Written by 4:33 am Audiophile Music

Explore Facets of The Fifties: Numero Group’s Technicolor Paradise, Reviewed

Mark Smotroff gets a music history lesson from the past…

The 1950s were a curious time of transition: one part relaxed relief, a reaction to the end of World War II and the promise of happier times and prosperity, and one part dread as the Korean War busted out.

AR-error1.jpegTwo fine newly released super deluxe boxed CD sets explore musics related to these two sides of the fifties coin (if you will).

On the escapist side of things, Numero Group’s new Technicolor Paradise is a fascinating study documenting the emergence of the loose genre of music known as Exotica. This music sometimes gets called (or lumped in with, depending upon your perspective) lounge or cocktail music (distilled jazz flavors) or even so called “space age bachelor pad” music. Lovingly broken out into three categories over three well stocked CDs — “Daquiri Dirges,” “Rhum Rhapsodies” and “Mai Tai Mambos” — the amazing thing for this reviewer about Technicolor Paradise is how this music feels not too far removed from the surf music that would emerge in the early 1960s. In fact, some of the music on this set is indeed from the 1960s, underscoring the vitality of the genre : people bought up this stuff in droves.  Hangin’ on to that Mid Century Modern dream!

Some of these pieces I’ve heard before (I think I have a few in my collection of 45s, actually). But most of them I hadn’t — there are a plethora (yes, plethora!) of obscure tracks here, folks. Some of my favorites include (on Disc 1, Daquiri Dirges): “Driftwood” by The Wailers which sounds sort of like Miles Davis noodling on a two chord outtake from Sketches From Spain backed by a vibrato-heavy surf guitarist and a tinkling cocktail lounge pianist.  The surf-from-the-desert flavor catches a wave on The Gems’ “Slave Girl” and Jerry and The Catalinas’ “The Arabian Knight” (the latter replete with early Beatle-esque sha-la-las!).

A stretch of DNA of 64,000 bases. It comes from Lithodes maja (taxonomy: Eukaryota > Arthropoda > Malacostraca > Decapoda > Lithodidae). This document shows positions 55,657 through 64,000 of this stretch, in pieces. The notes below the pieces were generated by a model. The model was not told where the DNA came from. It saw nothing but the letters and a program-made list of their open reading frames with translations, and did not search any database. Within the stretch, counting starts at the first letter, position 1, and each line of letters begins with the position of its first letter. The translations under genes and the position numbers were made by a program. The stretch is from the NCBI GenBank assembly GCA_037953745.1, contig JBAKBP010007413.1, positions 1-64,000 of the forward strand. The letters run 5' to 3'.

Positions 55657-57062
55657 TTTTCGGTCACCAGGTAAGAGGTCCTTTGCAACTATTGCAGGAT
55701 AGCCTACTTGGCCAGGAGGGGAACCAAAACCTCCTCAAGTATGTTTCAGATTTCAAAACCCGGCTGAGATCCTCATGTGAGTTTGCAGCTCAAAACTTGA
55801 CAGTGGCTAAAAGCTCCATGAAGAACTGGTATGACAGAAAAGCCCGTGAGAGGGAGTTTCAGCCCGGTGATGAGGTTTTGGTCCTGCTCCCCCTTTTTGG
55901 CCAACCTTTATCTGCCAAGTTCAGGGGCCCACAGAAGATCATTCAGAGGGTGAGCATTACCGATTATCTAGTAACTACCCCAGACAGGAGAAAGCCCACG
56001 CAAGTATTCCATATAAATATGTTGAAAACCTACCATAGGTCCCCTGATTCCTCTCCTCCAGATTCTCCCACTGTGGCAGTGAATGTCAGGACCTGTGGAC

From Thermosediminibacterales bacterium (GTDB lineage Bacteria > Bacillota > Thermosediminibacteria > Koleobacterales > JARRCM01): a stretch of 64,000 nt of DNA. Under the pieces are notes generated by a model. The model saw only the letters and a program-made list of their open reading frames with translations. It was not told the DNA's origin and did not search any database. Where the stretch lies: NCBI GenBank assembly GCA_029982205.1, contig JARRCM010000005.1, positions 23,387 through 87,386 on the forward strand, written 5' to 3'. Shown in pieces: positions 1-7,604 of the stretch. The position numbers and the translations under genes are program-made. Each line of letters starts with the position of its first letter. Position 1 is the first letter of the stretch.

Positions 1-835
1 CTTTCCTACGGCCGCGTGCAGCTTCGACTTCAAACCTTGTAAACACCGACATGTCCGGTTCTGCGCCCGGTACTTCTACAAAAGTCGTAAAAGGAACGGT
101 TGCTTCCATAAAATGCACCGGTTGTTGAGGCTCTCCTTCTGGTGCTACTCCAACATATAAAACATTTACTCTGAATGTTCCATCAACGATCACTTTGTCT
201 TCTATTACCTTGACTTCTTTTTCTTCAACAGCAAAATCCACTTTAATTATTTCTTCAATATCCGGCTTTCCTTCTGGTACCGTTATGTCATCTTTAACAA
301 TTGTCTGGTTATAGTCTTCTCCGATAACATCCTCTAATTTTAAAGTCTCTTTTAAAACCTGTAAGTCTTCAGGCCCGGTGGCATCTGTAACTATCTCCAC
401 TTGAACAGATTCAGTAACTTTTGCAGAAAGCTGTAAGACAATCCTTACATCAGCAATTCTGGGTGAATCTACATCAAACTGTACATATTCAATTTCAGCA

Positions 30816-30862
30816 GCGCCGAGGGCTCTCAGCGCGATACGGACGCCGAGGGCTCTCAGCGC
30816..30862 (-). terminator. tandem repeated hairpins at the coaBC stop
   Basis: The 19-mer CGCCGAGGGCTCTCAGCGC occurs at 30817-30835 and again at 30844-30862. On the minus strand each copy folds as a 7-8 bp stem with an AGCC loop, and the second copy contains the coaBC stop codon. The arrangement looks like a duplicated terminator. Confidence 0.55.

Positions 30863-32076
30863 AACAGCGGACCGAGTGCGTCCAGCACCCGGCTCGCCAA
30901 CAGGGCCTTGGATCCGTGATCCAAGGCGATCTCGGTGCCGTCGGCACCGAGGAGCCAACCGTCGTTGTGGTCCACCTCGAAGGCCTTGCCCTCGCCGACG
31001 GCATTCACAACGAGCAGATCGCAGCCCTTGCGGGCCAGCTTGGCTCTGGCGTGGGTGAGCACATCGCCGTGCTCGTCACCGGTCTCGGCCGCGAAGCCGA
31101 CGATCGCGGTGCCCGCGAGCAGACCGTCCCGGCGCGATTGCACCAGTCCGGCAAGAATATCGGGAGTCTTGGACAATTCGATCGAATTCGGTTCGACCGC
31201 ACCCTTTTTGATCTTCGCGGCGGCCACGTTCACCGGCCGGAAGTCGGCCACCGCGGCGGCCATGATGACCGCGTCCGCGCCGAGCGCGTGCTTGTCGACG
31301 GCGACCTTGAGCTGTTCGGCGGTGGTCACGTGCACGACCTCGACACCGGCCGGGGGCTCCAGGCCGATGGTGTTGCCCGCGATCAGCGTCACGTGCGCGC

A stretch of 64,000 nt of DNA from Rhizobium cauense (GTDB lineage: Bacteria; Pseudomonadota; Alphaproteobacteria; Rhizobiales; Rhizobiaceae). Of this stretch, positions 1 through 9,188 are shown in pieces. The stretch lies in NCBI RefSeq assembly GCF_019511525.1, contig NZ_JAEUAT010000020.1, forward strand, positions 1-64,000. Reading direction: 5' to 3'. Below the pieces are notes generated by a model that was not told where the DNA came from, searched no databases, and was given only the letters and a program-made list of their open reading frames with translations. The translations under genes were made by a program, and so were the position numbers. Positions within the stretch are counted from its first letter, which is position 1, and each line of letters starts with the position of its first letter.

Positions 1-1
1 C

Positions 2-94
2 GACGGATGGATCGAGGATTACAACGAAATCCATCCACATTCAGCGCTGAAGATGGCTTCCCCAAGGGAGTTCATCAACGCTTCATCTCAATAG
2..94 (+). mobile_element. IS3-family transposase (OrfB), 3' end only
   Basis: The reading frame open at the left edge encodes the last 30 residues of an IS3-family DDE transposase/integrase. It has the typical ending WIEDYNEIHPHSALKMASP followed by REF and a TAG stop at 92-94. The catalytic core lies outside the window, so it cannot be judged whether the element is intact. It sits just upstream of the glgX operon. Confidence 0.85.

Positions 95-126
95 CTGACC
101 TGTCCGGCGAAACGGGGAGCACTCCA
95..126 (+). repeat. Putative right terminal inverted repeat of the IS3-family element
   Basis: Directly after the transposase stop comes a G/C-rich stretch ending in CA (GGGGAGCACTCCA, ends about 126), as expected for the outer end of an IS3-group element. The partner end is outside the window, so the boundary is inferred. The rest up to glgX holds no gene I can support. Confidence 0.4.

Disc 2 (Rhum Rhapsodies) has some jaw droppers including “Silent Island” (and “My Quiet Village”) sung by none other than original Our Gang member, Darla Hood (!), sounding like she’s trying to emulate Judy Garland (but ultimately coming off not quite like Liza…). The trio of Voodoo themed songs is sort of stunning as a mini set-within-a-set in its own right: the over-the-top “Voodoo Drums” by Akim is followed by the cheese-schmaltz of “Magic Voodoo Moon” by Fred Darian and then Don Sargent’s insipidly satisfying “Voodoo Kiss” wraps things up swimmingly (imagine a heavily reverb-drenched young Neil Sedaka-flavored singer wooing a sexy tune of seduction backed by bongos with harmonica solos).

The Five Glow Tones version of “Quiet Village” which kicks off Disc Three (Mai Tai Mambos) sounds  like what might happen if The High Llamas went out drinking Manhattans (that is until a vocal group akin to The Jordainaires show up sing choral “ahhhs”!).   Bobby Christian’s groovy surf-guitar-with-bongos-meets-Yma-Sumac-styled version of Duke Ellington’s “Caravan” feels like something Joe Jackson might have tried around the time of his Night and Day album in 1982 (and I mean this in the best possible way). “Jazz in Port Said” by Eddie Kochak and Hakki Obidia is another gem, blending groovy Middle Eastern sounds with swinging jazz.

AR-error2.jpgAnd it all Technicolor Paradise sounds really quite good and remarkably consistent across the 54 tracks (from probably as many labels, some lower budget one offs).  And the other key thing to consider about this set is not just the music but the curation within: the enclosed hard cover book offers great insight into the genre (I am still working my way through it!).  While this set isn’t on Tidal, there you can find related releases by the likes of Martin Denny and Les Baxter, both pioneers of the genre. Technicolor Paradise is a fun and cool collection — it’s really nice to finally have a well curated deep collection of Exotica. Hours of fun listening while sipping dirty Martinis … 

In my next review we’ll look at The Bear Family collection exploring the Korean War and the music surrounding it.  Equally fascinating, that set provides a snapshot of the underlying sentiment of the period, a very different perspective on the times than this set.

Stay tuned…

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